Scotopteryx mucronata (Scopoli, 1763)
Description: Wingspan 30-38mm. Adults are usually darkish grey with two median cross lines - the central area between these lines is normally darker. There is also a distinctive apical streak and black discal spot, which in the case of this species is normally situated in the centre between the antemedian and posterior median lines.
Similar Species: This species closely resembles the July Belle S. luridata and where both species occur together detailed examination of both species is required - in some cases this may necessitate examination of the genitalia.
Key Identification Features:
Flight Period: Mid-May to the beginning of July.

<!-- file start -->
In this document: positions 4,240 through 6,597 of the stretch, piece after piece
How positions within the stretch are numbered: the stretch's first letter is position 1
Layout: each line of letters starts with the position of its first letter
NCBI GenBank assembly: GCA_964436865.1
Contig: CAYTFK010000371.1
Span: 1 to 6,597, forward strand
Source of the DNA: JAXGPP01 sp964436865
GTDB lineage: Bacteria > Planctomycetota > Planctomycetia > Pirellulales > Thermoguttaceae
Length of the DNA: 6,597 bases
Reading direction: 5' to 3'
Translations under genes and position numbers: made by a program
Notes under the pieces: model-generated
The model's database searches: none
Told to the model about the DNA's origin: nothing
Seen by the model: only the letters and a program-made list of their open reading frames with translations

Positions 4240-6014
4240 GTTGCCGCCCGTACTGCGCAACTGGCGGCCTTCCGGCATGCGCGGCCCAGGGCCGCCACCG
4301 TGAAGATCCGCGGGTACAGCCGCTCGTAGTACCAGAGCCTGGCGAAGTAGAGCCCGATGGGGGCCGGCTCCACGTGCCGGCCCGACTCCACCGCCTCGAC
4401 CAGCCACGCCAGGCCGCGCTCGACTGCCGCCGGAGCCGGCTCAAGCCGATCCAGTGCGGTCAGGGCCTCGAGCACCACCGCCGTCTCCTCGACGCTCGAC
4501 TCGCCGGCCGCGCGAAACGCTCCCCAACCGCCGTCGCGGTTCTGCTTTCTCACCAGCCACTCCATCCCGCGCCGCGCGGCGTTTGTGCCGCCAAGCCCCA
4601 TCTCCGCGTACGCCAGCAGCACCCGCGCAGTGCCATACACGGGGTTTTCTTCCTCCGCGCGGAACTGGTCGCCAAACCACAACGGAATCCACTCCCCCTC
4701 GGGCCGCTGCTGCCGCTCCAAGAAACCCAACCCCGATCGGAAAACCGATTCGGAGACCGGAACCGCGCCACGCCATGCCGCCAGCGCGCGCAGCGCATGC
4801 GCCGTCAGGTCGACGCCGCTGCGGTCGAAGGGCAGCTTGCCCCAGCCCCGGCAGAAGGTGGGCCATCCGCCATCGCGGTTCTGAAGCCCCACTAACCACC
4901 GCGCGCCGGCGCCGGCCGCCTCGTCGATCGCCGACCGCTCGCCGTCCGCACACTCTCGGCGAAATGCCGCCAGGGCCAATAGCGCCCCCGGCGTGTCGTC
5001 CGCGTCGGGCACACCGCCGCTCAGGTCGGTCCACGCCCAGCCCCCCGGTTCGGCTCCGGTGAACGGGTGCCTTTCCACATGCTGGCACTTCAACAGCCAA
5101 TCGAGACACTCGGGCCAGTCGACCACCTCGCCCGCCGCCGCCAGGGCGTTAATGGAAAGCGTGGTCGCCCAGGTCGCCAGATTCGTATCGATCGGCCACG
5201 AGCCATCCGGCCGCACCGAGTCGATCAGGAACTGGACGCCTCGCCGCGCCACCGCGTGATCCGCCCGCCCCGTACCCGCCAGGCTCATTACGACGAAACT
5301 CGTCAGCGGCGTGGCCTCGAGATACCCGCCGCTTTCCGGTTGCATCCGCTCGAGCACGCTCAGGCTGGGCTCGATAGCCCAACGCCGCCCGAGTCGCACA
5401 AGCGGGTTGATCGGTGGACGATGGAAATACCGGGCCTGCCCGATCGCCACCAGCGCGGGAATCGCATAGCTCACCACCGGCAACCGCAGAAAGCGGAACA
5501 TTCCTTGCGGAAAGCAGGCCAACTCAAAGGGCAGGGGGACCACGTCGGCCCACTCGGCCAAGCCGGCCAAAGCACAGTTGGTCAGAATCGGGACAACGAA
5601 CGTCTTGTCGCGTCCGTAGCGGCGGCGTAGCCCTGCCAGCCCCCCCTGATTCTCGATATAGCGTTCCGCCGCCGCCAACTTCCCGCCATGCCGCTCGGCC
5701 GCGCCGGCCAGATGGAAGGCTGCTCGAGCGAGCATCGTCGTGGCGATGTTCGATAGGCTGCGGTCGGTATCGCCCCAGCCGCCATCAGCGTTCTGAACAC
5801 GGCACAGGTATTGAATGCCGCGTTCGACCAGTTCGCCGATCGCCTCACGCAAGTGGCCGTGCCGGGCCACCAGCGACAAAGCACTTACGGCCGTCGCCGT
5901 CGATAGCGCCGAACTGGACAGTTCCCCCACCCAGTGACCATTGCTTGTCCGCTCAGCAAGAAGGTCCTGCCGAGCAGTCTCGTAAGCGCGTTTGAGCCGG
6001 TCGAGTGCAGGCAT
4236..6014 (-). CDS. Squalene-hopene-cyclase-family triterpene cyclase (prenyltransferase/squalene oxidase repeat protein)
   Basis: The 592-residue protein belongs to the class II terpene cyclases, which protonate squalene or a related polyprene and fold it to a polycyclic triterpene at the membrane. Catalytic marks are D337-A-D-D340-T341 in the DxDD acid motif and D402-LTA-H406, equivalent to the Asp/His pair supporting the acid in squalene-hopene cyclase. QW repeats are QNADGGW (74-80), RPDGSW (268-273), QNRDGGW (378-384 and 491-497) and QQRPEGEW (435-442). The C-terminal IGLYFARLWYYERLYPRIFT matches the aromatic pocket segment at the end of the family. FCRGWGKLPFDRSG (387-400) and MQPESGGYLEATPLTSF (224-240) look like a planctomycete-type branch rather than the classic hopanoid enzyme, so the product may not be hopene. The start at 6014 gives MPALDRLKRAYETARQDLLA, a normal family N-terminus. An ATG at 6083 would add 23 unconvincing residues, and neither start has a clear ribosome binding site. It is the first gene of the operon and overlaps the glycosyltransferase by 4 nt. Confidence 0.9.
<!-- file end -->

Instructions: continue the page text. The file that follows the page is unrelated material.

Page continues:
Status: Generally widespread in scattered localities throughout southern counties but much scarcer further north, although it has been recorded from Rathlin Island during the mid-1980s. Reported frequently from some well-recorded coastal sites such as Helen's Bay, and more recently Killard Point in Down. Increased fieldwork in the west (especially in Fermanagh) has lead to its discovery at many other sites such as Crom Estate, Garvary Wood, Monawilkin, Legatillida and Eshywulligan. In Tyrone it has been regularly recorded from Rehaghy Mountain and Stillago.
Ecology: A species normally associated with coastal and inland heaths. Adults appear at light in small numbers. The larvae can be found at night from September until March on gorse and broom. It overwinters as a larva.
Bradley & Fletcher number: 1733 Agassiz number: 70.040
UK Moths account
|Thompson, R. S. & Nelson, B., 2003 (Oct 2). [In] The Butterflies and Moths of Northern Ireland |
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